Thievery Corporation: Culture of Fear
When Eric Hilton and Rob Garza came together to form Thievery Corporation in 1995, the two Washington D.C.-based musicians and DJs were breaking new ground. Taking inspiration from British trip-hop artists like Massive Attack, Tricky and Portishead, Thievery Corporation successfully combined downtempo electronica grooves with reggae and R&B sounds to create songs that were both musically challenging and great to dance to. In addition, more than any other band since U2, Hilton and Garza have always written lyrics that reflected the duo’s radical politics while still maintaining a groove that makes their missives palatable.
Culture of Fear is Thievery Corporation’s sixth album, and the collective’s old fans will likely find a lot to enjoy on it. Their trademark mixture of real instruments, electronic textures and phrases that encapsulate everything from Brazilian bossa nova to old-school Jamaican dub are solidly intact. The juxtaposition of grooves is still profound and disturbing when it needs to be and light and dreamy when the going gets tough, but repeated plays of the new disc also reveal a band in a holding pattern. And, while that’s not necessarily a bad thing—if something isn’t broken, why fix it?—there is sometimes a creeping sense of sameness to the tracks on the new album that has never been present before.
The title track is by far the best song on the album. Voiced by hip-hop artist Mr. Lif, the song encapsulates all of the politics and justifiable paranoia that have been Thievery Corporation’s stock and trade from the outset. It is a crucial, cutting edge song that is, by itself, reason enough to buy the album. Still, one wishes that the rest of the songs lived up to the high bar set by Mr. Lif. But sadly for the most part, the remainder of the tracks, even though they are uniformly well produced and sung, fail to generate much excitement or interest.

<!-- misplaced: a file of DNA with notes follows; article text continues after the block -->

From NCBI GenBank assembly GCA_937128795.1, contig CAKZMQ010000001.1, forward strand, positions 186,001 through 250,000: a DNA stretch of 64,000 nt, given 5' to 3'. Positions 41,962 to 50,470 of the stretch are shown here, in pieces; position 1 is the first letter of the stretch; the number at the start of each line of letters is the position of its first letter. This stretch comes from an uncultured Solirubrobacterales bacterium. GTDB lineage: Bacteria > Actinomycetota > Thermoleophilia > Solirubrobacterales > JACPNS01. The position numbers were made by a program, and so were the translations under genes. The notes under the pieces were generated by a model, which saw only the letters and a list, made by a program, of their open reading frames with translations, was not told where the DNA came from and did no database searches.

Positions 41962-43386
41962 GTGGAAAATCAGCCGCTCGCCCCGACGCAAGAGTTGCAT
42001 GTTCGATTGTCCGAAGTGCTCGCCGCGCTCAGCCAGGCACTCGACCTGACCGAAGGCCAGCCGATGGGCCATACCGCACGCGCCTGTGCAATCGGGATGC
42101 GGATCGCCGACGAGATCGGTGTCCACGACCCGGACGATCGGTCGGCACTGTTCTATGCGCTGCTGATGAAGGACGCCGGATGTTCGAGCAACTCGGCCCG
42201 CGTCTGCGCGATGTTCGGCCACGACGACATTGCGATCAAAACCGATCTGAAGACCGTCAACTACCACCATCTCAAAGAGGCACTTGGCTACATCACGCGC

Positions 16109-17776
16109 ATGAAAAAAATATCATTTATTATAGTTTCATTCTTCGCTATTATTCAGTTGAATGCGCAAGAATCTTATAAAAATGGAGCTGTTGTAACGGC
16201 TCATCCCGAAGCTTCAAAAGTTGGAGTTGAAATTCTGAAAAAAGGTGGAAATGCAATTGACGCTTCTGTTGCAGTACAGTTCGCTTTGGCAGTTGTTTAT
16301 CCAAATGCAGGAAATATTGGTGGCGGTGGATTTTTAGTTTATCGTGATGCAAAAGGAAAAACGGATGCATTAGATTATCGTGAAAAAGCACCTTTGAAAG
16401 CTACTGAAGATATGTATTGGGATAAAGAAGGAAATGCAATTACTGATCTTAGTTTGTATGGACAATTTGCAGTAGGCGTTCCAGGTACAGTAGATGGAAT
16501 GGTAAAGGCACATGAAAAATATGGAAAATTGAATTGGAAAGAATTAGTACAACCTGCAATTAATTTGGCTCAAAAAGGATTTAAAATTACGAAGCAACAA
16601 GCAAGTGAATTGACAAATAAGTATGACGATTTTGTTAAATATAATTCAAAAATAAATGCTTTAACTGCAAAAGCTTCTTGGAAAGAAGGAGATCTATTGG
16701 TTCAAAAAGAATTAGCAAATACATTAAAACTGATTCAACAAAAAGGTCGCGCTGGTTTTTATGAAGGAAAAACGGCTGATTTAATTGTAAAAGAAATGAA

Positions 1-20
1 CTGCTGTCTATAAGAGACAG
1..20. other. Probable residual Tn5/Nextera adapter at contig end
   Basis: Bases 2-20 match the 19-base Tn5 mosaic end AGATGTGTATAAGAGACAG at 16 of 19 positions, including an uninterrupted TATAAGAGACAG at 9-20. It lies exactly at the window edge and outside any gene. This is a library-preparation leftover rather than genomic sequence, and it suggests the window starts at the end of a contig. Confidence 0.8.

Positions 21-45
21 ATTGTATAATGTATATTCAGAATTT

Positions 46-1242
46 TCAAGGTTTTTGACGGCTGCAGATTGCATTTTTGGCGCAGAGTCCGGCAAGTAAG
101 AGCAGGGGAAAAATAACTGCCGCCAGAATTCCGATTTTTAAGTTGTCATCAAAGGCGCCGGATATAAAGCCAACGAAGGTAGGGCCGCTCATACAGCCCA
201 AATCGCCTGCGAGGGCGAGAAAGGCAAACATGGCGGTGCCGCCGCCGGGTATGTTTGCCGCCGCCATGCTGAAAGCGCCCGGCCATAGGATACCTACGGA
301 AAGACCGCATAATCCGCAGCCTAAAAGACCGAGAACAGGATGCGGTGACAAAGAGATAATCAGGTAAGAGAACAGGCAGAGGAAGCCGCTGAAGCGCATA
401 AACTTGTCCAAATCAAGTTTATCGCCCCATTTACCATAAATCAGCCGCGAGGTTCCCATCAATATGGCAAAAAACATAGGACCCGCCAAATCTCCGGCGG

This isn’t to say Culture of Fear is a bad album. There is some great guitar work from Frederico Aubele and Robbie Myers that gives some dimension and immediacy to the electronic sounds. TC regular LouLou Ghelichkhani adds some lovely vocals, but even her silken voice can’t take songs such as “Where it all Starts” beyond the predictable boundaries the duo charted years ago. Similarly, rising Nigerian superstar Sleepy Wonder contributes some very impassioned vocals to “Star Gazer,” but it’s not enough to shake the feeling of having heard it all before.
At their best, Thievery Corporation created a true cultural melting pot of sounds. Their music never came off as gimmicky when they plundered West African or Indian classical themes. The fluidity and grace they demonstrated on album after album truly set them apart from other musicians working in the electronica field. Collaborations with the best artists in world and alternative music—including Femi Kuti, Anoushka Shankar, Perry Farrell and David Byrne—elevated Thievery Corporation to a level of musical integrity that few electronic musicians have ever achieved, much less maintained throughout their careers.
In the end, Culture of Fear is a good album, but it doesn’t push any boundaries or claim any new ground. The burst of the unexpected that was once de rigeur with The Thievery Corporation is sadly missing on this place-keeper of a record. The grooves are still powerful, dense and spiritual, but they don’t take the listener anywhere new on this surprise-free record.